Demand for laboratory grading within sapphires and other colored stones has not reached a level where such a standardized system has been needed as of yet. If demand continues to rise for a standardized grading system it is possible that some perimeters will be established in a uniform code. In most cases an ideal grading should be done by a third party that has excellent experience within the field as well as no interest in the sale of the item being graded. But the bottom line is that there is currently no standardized grading system. If someone tells you otherwise they are trying to sell you a service that is only reliable with that one person or company and not the general market.

What matters most in the end is how the sapphire appears to you. Below are the main points you want to review for “grading.”

Color
It must be pleasing to your eye. Whether it be blue, pink, yellow, Padparadscha, or unique sapphire colors, this is the first priority in purchasing a sapphire. Color is subjective, but usually on beautiful things most people agree. Something with a good purity of color that shows well in all lighting conditions is what will usually be in high demand, and hence cost more than a sapphire with mixed color tones.

Treatments
Treated sapphires cost MUCH less than stones that are untreated (they should if you are buying from a reputable source). At The Natural Sapphire Company we only try to offer 100% untreated sapphires. There are so many different types of treated sapphires. If you would like to learn more about the many types of treatments please refer to the Before and After Photos.

Clarity
If you can see inclusions within the sapphire easily this will bring the value down. If you can’t see anything at all within the stone then this will be very rare, as sapphires will almost always have some internal visual inclusions.

Cutting
Full light and color reflection is a very important part of a fine sapphire. A “window” is a term used when the center of the stone is lifeless and has no color or light reflection. A “window” will allow you to see through the backside of the sapphire. Large windows should bring the price down in a sapphire, while a stone with no window and full color and light reflection should increase the price. Faceting a sapphire takes great talent and care. It takes decades to master this rare skill. A beautiful cut transforms the rough crystal into an extremely fine stone.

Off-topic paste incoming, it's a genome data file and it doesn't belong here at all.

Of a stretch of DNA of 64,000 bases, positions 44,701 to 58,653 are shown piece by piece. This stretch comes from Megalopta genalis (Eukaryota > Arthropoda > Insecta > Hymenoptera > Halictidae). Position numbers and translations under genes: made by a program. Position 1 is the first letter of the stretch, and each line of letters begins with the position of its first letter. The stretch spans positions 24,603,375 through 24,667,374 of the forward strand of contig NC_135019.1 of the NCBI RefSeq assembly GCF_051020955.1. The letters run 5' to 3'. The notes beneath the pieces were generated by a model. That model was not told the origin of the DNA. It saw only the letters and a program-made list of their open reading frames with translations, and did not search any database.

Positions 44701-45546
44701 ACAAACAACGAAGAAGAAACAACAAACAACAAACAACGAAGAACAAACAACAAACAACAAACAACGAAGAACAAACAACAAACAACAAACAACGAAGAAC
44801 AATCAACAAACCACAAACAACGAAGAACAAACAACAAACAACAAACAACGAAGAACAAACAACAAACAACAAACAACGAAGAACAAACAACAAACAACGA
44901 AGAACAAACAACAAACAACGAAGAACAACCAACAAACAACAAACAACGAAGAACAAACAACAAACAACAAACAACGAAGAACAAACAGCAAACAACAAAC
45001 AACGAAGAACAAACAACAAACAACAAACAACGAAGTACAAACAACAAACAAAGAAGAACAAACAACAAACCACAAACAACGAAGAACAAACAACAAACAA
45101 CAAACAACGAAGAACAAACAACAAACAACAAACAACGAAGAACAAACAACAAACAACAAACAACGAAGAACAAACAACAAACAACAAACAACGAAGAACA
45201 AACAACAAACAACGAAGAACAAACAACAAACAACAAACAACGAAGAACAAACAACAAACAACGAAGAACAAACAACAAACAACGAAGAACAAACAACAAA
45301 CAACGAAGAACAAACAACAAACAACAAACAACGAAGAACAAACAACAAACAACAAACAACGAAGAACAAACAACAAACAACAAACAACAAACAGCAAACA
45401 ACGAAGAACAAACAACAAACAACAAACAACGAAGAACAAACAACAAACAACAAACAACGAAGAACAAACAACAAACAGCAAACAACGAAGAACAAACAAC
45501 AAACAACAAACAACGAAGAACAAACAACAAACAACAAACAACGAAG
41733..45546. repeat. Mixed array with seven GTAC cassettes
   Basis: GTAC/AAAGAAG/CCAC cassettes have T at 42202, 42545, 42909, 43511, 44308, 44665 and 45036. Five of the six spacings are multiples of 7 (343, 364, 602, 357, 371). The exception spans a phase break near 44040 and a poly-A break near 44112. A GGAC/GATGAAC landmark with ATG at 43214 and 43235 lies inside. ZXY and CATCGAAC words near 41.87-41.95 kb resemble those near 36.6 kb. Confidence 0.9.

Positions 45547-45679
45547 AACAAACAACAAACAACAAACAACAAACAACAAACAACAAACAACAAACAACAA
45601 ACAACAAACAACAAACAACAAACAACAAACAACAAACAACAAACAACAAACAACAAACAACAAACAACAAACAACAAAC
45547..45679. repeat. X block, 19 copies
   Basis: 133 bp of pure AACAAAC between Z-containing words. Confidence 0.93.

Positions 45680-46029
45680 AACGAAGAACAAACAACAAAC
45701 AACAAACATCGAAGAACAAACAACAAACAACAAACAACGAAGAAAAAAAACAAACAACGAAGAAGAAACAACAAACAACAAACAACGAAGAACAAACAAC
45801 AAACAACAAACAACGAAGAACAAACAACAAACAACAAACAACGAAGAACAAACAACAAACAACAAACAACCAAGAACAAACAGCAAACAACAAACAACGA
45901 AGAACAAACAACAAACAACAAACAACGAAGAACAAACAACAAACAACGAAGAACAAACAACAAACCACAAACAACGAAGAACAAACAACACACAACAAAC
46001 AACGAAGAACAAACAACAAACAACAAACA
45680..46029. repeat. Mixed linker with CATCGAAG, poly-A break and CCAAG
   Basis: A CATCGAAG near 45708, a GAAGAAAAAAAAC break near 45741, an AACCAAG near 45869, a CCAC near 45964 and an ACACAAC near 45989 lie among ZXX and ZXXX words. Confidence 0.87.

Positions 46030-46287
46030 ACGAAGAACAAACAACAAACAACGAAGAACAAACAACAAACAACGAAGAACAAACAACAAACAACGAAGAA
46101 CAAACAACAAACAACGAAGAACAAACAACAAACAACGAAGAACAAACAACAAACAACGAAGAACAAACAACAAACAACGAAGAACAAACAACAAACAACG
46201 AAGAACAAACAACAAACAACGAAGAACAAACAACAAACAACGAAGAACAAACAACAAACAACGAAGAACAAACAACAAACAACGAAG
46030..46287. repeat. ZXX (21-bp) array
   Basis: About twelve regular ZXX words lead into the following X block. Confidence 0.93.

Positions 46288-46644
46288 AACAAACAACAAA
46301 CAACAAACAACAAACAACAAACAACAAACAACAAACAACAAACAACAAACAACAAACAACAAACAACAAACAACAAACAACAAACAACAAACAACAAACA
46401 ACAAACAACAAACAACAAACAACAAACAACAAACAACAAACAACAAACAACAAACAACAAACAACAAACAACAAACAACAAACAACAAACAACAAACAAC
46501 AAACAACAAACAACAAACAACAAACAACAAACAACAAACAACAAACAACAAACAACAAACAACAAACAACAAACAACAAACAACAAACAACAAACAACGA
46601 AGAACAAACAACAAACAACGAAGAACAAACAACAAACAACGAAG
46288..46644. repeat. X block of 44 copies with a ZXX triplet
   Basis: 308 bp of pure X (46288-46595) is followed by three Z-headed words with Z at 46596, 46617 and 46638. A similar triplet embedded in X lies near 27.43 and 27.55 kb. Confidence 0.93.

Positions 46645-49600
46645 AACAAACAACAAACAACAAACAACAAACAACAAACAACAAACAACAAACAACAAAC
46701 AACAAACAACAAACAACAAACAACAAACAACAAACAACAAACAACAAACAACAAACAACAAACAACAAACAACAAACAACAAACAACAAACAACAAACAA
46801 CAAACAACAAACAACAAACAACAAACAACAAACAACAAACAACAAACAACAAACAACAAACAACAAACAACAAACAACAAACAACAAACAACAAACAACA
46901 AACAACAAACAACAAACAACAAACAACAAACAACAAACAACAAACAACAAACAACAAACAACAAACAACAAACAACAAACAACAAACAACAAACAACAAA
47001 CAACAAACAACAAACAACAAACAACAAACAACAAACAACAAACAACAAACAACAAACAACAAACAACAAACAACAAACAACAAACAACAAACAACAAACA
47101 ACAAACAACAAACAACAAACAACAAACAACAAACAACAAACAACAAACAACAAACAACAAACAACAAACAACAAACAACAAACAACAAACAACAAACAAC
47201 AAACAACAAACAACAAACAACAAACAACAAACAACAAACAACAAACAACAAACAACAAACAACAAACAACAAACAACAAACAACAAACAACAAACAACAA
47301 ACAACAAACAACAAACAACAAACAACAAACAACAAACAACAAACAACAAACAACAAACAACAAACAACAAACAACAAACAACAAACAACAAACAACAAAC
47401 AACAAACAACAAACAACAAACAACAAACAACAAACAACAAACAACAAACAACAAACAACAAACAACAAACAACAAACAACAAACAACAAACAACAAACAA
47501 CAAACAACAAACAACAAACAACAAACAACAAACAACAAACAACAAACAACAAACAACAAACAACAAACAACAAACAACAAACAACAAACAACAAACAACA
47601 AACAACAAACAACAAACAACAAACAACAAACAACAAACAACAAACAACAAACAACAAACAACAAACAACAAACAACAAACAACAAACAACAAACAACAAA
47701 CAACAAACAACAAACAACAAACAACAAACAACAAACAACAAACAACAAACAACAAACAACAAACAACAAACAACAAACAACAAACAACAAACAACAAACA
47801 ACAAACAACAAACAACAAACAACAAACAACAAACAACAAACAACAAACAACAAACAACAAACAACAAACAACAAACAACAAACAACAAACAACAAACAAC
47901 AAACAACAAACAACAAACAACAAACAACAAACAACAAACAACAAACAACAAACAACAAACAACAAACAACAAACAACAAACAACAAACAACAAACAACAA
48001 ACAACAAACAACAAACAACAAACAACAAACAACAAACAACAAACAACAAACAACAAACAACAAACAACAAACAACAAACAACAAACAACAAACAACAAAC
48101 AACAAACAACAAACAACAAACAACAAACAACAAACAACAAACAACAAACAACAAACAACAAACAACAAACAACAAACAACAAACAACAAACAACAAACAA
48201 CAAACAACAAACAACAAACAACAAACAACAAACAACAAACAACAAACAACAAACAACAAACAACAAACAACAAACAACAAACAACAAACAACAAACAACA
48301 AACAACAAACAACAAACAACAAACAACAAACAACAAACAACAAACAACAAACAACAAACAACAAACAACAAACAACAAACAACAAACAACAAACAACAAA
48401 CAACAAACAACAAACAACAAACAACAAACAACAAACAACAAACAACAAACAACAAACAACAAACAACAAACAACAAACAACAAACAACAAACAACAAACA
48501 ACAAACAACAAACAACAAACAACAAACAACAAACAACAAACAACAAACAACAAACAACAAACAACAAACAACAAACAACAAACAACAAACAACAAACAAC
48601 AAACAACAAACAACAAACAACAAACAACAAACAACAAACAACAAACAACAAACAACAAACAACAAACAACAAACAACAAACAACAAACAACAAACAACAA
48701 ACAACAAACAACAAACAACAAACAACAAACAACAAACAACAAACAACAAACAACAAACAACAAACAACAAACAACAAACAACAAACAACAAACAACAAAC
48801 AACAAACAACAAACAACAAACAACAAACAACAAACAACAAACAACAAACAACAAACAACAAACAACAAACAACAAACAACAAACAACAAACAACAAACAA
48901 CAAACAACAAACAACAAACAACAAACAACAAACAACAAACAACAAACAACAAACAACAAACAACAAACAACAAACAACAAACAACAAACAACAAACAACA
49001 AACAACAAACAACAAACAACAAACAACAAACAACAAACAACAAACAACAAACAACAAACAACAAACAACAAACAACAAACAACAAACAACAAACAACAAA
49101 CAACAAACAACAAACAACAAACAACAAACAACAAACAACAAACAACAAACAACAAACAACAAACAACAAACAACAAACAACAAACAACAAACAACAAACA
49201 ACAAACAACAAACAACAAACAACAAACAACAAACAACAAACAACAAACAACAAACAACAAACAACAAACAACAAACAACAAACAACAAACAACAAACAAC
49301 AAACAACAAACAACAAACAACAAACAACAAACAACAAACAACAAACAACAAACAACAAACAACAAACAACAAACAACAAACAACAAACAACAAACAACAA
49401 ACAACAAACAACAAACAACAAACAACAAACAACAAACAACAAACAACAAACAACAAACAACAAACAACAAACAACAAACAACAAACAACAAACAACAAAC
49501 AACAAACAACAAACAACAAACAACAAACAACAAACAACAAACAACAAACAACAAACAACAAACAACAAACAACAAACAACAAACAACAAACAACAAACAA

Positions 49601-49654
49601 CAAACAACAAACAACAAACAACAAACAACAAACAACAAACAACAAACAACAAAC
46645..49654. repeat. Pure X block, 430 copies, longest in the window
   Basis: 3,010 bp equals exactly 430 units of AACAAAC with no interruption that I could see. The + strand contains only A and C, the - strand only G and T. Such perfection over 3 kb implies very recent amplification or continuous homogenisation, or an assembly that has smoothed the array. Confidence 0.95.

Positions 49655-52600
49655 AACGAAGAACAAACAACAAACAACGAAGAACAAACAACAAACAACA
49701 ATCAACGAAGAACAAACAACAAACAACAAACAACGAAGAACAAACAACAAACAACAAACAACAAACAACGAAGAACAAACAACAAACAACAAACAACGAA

Window: an area in a transparent gemstone where the body color appears to be see-through or watery. This occurs when the crown or pavilion angles are cut shallowly, causing light to leak out of the pavilion.

Brilliance: the amount of light that a cut gemstone reflects back to the viewer from the interior of the stone. Brilliance is a consequence of cut and it is an important characteristic because it determines the perceived liveliness and color of a gemstone.

Extinction: an area of a transparent gemstone where the body color looks very dark to black. This occurs when gemstones are cut with excessively deep pavilions.

 

Zoning
Zoning, or sometimes referred to as “color-zoning” is when the color intensity or color purity is not uniform throughout the sapphire. If you can see more color on one side but less on another side of a stone this should decrease the price.

Size
The size of a sapphire will have a good amount of influence over its price vs. a smaller stone of similar attributes.

1-2 carat sapphires in fine quality are quite rare. Medium to lower qualities are not very uncommon.
3-4 carat sapphires in fine quality are difficult to replace. Medium to lower qualities are available but not in large quantities.
5-7 carat sapphires in fine quality are very rare and almost impossible to match or replace. Medium to lower qualities are rare in this size as well.
8-10 carat sapphires in fine quality are one of a kind, no two stones are the same, reliable supply is not possible to maintain. Medium to lower qualities are rare and difficult to obtain as well.
10+ carat sapphires in fine quality are usually referred to as “Important” as they are always one of a kind, extremely expensive in blue, pink and rare colors. These stones are for the lucky and fortunate, not just the wealthy. Just to see these types of sapphires in person is referred to as a privilege.

Origin
The origin of a sapphire can have significant value determination. Sapphires have historical references in history and culture from particular locations that can weigh heavily on their values today. Burmese and Ceylon (Sri Lankan) sapphires have been characterized as fine sapphires in Europe for centuries, but Kashmir sapphires now have elite status, as they are no longer being found or mined.

Source: The Natural Sapphire Company; Sapphire rings and necklace: Jewelry by Gauthier